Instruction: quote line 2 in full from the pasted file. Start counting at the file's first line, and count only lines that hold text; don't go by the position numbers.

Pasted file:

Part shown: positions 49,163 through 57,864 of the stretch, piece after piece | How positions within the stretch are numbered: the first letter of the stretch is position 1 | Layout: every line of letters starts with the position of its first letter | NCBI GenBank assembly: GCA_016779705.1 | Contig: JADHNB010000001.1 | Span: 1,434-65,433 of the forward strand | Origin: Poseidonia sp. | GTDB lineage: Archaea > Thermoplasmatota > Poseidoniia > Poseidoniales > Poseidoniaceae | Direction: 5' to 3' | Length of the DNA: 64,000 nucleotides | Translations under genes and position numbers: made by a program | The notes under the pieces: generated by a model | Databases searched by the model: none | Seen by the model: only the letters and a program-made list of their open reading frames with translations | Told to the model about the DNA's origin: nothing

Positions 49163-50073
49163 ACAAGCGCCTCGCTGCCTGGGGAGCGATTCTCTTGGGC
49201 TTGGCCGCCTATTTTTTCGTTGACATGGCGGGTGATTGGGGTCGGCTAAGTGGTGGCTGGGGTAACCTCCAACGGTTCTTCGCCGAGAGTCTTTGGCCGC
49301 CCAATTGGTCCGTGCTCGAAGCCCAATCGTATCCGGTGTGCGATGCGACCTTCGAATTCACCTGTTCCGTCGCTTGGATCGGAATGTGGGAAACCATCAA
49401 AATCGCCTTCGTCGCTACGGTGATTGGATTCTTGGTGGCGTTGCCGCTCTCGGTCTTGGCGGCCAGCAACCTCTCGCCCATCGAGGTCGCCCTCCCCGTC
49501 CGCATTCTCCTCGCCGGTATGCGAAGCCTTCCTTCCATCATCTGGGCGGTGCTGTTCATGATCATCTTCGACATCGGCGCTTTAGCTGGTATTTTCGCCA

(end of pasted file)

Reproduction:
Positions 49163-50073